Aside from the beauty of the hummingbirds and multi-colored bougainvillea in St. Lucia, there’s a hidden gem within this land. The Fond Doux Holiday Plantation in Soufriere is a cocoa bean plantation that supplies Hershey’s with 95 percent of its beans to make chocolate.

St. Lucia, the most mountainous Caribbean island, is known for the beauty of its flora and fauna. This includes two volcanic rock formations, the Pitons, as well as Sulfur Springs, where the latest volcanic action occurred a mere two years ago.

Aside from the beauty of the hummingbirds and multi-colored bougainvillea, there’s a hidden gem within this land that is part of the Lesser Antilles, and it involves royalty. Royal Highness Prince Charles and the Duchess of Cornwall, Camilla Parker-Bowles, know about this chocolate spot, called The Fond Doux Holiday Plantation in Soufriere.

This cocoa bean plantation supplies Hershey’s with 95 percent of its beans to make chocolate. The process begins with a ripened cocoa pod whose fruit is laid out in fermentation boxes, turning the white beans to brown. Bacteria and yeast develop on the pulp surrounding the beans, causing decomposition to acidic vinegar. The process raises the temperature of the heap of beans that causes the color change and familiar cocoa smell. From there, the beans are spread outside on trays until they dry in the sun, a process that could take up to five weeks.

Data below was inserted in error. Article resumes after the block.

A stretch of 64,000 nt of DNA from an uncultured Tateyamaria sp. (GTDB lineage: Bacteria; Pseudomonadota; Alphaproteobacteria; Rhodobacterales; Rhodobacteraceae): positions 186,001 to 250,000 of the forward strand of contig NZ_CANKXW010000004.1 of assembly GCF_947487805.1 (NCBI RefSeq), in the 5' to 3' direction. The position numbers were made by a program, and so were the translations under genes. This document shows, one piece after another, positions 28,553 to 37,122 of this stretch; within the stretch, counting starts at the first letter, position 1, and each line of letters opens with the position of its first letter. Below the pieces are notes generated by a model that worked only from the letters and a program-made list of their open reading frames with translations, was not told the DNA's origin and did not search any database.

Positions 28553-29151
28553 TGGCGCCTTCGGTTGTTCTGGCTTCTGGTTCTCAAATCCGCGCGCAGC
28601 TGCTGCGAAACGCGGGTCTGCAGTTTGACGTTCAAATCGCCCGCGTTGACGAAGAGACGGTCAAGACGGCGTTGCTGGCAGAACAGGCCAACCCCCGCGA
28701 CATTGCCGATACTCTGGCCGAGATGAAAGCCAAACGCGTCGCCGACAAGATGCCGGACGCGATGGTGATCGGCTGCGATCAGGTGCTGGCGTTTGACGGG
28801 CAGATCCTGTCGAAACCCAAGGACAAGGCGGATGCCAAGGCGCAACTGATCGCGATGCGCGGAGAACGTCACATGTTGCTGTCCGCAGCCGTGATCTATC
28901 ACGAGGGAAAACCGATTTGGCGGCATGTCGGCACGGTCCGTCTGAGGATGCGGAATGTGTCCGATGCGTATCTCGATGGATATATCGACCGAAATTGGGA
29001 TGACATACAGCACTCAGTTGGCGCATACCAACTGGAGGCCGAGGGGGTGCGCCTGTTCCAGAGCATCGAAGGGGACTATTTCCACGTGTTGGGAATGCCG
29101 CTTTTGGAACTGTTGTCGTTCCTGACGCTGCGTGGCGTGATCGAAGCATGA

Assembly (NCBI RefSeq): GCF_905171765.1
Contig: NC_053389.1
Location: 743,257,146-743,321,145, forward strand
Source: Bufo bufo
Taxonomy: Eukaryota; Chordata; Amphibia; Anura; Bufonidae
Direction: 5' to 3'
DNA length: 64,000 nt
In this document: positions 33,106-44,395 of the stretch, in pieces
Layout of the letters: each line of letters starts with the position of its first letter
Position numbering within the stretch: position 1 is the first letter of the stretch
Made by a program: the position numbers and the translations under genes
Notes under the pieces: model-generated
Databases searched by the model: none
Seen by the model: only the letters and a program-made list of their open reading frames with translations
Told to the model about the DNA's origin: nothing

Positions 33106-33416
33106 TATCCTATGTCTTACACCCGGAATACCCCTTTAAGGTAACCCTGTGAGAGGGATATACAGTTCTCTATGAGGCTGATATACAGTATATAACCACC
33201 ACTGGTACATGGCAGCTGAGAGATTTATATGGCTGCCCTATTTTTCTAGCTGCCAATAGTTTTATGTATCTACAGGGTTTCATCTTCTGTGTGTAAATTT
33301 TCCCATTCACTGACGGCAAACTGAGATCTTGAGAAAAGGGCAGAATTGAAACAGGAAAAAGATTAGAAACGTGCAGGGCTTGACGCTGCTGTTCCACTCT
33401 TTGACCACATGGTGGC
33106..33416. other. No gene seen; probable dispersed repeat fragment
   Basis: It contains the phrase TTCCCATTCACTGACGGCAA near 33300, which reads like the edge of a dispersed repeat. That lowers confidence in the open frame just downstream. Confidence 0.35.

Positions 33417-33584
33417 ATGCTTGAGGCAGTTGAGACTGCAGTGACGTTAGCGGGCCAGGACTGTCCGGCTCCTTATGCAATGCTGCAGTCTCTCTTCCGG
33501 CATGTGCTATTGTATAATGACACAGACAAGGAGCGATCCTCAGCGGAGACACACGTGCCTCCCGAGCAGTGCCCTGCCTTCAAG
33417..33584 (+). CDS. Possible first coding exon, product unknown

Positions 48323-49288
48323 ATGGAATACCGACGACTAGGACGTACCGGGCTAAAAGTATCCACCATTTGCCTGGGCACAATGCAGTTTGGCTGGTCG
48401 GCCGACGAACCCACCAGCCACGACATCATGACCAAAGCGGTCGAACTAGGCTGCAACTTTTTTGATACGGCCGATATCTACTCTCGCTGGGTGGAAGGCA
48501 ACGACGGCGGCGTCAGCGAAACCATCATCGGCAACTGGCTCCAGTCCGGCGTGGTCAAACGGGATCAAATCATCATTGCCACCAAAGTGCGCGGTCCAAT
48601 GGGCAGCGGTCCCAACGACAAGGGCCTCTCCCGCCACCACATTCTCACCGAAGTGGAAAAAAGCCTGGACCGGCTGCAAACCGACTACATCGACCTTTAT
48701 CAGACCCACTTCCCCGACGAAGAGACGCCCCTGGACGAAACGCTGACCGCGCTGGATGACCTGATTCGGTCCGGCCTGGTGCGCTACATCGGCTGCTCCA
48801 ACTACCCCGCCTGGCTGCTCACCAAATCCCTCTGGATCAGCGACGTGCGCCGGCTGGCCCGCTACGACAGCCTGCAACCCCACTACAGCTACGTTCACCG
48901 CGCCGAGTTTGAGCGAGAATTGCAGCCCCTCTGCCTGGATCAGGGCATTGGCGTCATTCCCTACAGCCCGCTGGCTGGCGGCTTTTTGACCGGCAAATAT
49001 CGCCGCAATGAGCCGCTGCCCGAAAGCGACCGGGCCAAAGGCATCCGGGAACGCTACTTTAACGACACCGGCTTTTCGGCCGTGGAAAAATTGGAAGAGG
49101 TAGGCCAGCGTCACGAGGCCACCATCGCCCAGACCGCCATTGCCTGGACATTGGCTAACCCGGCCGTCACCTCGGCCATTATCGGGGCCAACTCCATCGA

And then there’s the traditional cocoa bean dance, or “cocorina dance.” Performed to preserve and polish the beans to a bright and shiny texture, a young man climbs into a huge metal bowl (“chaudiere” in Creole) and rolls his bare feet over the beans before they are again laid on trays to dry. After about two weeks, the beans are cleaned, bagged and trucked for exportation.

All this happens at Fond Doux Holiday Plantation, where you can also stop for an indigenous lunch buffet of local fish, chicken, root vegetables, rice and vegetables, plantains and macaroni and cheese. Dessert is banana bread with chocolate drizzle, but that’s as far as the chocolate offerings go, since the bean is the last stage of production on St. Lucia. In fact, what you’ll taste is you crack open the cocoa fruit is something completely different — bitter, in fact, than when you open a Hershey’s bar. You wouldn’t like it until the Pennsylvania production house turns it into the addictive sweet concoction we all crave.

Within the plantation retreat, there are cottages for lodging, as well as a small gift shop, and for $5, you can purchase a cigar-shaped log of cocoa to create hot chocolate or cake. The log comes with a recipe booklet of which I’ll share two recipes, below. Visit for more information. To view the cocorina dance, check out this YouTube video:

Cocoa Makak

1 measure Crème de Bananes
1 measure Crème de Cacao
2 scoops vanilla ice cream
2 teaspoons grated cocoa
1 banana

Blend all ingredients together with crushed ice.

Cocoa Tea

9 cups water
3 1/2 cups grated cocoa
1 cup milk
1 cinnamon stick
1/2 teaspoon nutmeg
1 bay leaf
3 tablespoons custard powder or flour (optional)
Sugar to taste

Boil grated cocoa, cinnamon, bay leaf, nutmeg and water for about 10-15 minutes. Add milk and reduce heat and simmer for two minutes. To thicken, mix flour or custard to your desired thickness. Sweeten to taste.

Makes 8 servings.